A total of nine stood trial this week for the incident, but one of them, a former soldier, was cleared for lack of evidence, presiding judge Sonia Lumbroso said at the verdict.

The court ruled the suspects were neither the instigators nor the main culprits of the vandalism and looting around the Arc de Triomphe monument in Paris, when scenes of destruction and fierce clashes with police made global headlines.

Most of them had no criminal records.

They were sentenced to 70 hours of community service for entering the monument, but those also found guilty of stealing items such as postcards, Arc de Triomphe models or miniature Eiffel Towers from the gift shop, were fined €100 for theft.

A ‘yellow vest’ protester arrives at the courthouse in Paris to attend the trial of ten people on charge of destruction and theft around the Arc de Triomphe monument in Paris. Photo: Thomas COEX / AFP

One of the group, a man who was caught on camera trying to break down a door with a fire extinguisher, was handed the most severe sentence, a suspended prison term of eight months.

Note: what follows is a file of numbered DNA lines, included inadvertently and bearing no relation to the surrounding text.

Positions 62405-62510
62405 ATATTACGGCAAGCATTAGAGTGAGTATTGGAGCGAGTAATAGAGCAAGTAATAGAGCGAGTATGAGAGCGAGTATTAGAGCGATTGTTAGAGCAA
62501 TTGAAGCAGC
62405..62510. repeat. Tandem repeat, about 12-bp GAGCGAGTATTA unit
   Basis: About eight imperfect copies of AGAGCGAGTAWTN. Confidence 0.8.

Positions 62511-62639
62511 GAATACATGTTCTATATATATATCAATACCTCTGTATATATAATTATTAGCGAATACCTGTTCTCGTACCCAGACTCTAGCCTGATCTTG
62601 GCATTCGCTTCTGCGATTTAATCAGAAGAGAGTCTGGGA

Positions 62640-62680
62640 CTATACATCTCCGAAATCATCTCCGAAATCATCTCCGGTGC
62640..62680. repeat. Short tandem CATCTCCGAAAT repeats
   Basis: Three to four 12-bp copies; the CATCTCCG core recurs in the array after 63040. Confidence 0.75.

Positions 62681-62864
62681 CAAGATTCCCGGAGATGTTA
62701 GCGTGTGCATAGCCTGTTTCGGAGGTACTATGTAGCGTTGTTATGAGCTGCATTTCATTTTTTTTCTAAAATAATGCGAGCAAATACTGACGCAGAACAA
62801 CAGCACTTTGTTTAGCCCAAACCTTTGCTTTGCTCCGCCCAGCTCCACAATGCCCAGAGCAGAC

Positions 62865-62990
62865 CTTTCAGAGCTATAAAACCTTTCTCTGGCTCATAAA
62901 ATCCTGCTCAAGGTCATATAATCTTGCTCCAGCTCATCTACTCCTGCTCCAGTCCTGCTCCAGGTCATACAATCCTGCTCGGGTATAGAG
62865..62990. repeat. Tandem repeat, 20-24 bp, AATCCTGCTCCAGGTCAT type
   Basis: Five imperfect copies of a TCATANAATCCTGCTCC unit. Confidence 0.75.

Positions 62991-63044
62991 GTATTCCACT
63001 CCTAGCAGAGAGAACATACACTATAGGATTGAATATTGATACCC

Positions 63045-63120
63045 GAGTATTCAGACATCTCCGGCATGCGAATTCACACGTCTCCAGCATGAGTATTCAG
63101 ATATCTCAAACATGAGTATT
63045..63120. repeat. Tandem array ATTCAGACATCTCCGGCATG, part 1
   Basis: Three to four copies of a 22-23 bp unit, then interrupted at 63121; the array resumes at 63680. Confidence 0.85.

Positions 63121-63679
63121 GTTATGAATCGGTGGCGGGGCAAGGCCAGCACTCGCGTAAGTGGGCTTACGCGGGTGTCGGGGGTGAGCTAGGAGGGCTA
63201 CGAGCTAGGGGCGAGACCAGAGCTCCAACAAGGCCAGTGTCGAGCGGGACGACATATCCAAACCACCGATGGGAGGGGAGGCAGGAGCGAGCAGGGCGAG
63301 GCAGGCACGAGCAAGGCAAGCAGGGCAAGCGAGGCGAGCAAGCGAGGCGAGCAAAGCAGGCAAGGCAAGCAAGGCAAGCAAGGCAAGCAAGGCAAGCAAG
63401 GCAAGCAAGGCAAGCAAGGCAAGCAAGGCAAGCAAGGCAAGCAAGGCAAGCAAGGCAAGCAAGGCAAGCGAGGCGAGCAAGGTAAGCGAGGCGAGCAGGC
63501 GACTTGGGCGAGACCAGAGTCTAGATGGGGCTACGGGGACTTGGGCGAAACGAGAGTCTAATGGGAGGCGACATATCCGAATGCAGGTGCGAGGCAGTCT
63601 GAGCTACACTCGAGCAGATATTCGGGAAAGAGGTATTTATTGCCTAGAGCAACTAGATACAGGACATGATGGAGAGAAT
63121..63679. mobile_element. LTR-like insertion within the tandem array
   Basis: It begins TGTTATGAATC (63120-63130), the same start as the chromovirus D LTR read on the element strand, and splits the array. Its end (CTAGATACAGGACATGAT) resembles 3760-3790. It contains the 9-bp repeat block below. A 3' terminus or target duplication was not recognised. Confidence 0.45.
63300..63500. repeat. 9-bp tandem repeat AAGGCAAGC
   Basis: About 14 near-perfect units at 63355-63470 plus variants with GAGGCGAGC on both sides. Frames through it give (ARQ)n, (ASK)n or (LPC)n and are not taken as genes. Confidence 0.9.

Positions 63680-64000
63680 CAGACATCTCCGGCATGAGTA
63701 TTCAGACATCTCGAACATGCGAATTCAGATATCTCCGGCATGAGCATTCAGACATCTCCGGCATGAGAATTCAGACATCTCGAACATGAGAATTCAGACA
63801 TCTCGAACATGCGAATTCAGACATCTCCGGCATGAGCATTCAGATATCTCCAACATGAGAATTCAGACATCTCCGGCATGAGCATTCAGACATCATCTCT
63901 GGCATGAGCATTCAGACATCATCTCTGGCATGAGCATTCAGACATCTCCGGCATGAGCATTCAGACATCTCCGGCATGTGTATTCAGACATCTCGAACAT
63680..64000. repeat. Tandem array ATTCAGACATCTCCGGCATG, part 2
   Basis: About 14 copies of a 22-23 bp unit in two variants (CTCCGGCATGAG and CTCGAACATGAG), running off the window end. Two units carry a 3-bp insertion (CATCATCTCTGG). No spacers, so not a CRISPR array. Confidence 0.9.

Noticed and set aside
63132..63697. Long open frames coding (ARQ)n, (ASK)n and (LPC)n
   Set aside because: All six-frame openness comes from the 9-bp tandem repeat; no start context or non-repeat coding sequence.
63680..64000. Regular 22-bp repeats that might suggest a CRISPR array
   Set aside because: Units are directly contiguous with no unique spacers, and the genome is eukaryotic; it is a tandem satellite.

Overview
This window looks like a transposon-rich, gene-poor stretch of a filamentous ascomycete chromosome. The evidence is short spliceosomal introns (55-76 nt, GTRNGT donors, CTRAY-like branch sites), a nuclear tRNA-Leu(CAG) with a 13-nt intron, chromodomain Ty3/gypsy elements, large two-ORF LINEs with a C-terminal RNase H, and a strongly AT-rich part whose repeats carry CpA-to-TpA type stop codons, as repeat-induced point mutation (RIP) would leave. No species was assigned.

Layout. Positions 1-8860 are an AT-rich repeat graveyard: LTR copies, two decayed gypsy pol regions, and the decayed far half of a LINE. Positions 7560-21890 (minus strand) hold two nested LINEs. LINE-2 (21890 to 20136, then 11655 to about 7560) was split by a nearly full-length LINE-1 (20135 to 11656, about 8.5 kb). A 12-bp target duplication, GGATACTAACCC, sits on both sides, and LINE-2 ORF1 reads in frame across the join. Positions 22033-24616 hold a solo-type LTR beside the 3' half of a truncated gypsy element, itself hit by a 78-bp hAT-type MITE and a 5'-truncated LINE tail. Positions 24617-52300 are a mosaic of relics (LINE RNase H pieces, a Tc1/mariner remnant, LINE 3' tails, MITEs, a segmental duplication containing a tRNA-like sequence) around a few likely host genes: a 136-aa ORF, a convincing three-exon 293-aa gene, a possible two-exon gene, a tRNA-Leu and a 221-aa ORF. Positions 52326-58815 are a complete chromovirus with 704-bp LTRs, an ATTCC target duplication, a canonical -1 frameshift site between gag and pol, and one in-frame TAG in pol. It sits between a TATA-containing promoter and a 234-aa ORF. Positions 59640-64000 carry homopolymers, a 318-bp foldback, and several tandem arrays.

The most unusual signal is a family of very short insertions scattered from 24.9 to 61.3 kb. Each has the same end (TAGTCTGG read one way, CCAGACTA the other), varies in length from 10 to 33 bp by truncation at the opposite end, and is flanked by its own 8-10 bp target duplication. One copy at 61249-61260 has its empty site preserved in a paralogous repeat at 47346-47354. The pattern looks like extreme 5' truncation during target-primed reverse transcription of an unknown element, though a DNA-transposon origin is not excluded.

Dozens of cars were set on fire and businesses trashed all along the celebrated Champs-Elysées avenue on December 1st, 2018, the third Saturday of mass demonstrations against President Emmanuel Macron.

READ ALSO: Macron risks losing support from left against Le Pen in French presidential election

He was accused of ignoring the plight of struggling French families and after months of protests he abandoned a planned fuel tax hike and raised spending on the lowest earners.

The protesters had already skirmished with security forces at earlier rallies, but police were unprepared for the rioting that engulfed the capital just a few weeks before Christmas.

Despite firing volleys of tear gas and rubber bullets, the officers were forced to abandon their positions around the Arc de Triomphe, which honours France’s war dead.

Protesters snuffed out the eternal flame over the tomb of an unknown World War I soldier and spray-painted the stone walls with graffiti including “the yellow vests will triumph”.

Others forced their way inside the arch, ransacking the gift shop and damaging scores of artworks, causing damage that cost €1.2 million to repair.

READ ALSO: Is France’s ‘yellow vest’ movement really on its way back?